Of course we can't claim that any of this is truly new. Long before someone had the bright idea of transmuting "gift" into a verb, many of us were scratching our heads looking for ways to dematerialize the annual solstice celebrations. I'm sure we're eventually going to discover a cave-wall drawing recording the moment at which some hapless neolithic family, surveying the dwindling space in its communal burrow, let out the cry of "TOO MUCH STUFF!"
Still: Ideas have moments, and surely this is this year's merry meme. We are years into a grueling recession that has only improved around the edges. We are reeling from a storm that battered large chunks of the East Coast. We see with deepening clarity that our system hasn't yet embraced the changes needed to deflect the curve of climate change.
We won't let that stop us from enjoying the holidays. But the last thing we need is to do so by gathering piles of stuff that we don't really need and may not even want.
Celebration without accumulation! Or, as we intend to chant, with our human mics cranked up as loud as we know how, "Shift the gift!"
Oh help. I've really done it this time, guys. I wrote a column for Black Friday asking my friends and relations to get my kids nothing for Christmas. Now I know what you’re thinking: What a noble request! A father trying to introduce his children to the joys of a simple holiday! What could possibly go wrong? Well, let me tell you.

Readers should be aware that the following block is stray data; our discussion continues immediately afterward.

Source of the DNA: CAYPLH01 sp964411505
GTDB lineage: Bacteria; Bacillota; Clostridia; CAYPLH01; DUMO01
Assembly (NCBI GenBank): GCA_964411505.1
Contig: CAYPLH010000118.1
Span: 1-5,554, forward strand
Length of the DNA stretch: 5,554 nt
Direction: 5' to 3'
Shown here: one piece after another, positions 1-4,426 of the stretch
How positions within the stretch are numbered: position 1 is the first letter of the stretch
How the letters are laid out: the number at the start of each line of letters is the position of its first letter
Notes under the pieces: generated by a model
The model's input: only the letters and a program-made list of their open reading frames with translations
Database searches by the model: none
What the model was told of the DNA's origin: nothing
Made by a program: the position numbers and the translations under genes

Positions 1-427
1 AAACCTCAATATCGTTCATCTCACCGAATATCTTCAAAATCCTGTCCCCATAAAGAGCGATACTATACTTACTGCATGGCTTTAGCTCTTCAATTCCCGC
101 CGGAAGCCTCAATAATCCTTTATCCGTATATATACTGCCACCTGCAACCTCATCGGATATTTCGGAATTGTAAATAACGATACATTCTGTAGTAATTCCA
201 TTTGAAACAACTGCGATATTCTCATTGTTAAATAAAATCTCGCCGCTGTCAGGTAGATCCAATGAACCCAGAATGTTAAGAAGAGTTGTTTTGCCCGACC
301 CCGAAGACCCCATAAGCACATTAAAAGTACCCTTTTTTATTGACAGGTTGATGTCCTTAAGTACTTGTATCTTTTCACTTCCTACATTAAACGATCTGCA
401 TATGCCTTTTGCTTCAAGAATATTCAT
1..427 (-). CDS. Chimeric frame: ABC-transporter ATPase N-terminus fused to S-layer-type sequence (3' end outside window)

First, let me say that, contrary to what you may have read in the comment section below that column, I was not scarred by horrible holidays as a child. I grew up in a mountain town. My Christmas memories are made of snow crystals and red plastic sleds, ski days and spruce boughs. Yes, Santa came to our house, and we exchanged gifts, but the highlight of the holiday season was the time we spent outdoors.
Let me also say that my wife, Tara, and I have some rich holiday traditions of our own. We celebrate Santa Lucia Day, a solstice tradition that is strong in Scandinavia. (Our eldest daughter is named for the saint, whose surrogate appeared in my bedroom late one wintry night when I was in college, bearing candles, mugs of hot chocolate, and a tray of saffron buns.) Each year, we have a solstice fire in our backyard and host a feast for family and friends. One of my favorite traditions involves an annual running race around Baltimore’s Druid Hill Park, which we follow with a great wassail-drinking fest and an off-kilter run home through the snowy streets, exchanging greetings with the local denizens as we pass.
On Christmas, Tara and I always get the whole family outside for some frolicking in the snow (or mud, which is almost as much fun) -- and yes, Santa does come to our house. Tara is amazing at whipping up holiday magic for Lucia, who is 8, and her 4-year-old sister, Chloe. The trouble, as I said in my oh-so-tactful "nothing for Christmas" column, is the sheer volume of gifts that spill from the UPS truck, er, St. Nick’s sleigh, from the far corners of the country.
To cut down on the clutter and send a message of simplicity, I have always opted against getting my kids things for Christmas. Instead, I give them experiences -- a sleep-out in a snow cave or a day on the ski hill. But come to find out, my holiday cheer leaves something to be desired. Like, a lot to be desired. Apparently, I’m a total Scrooge McDuck.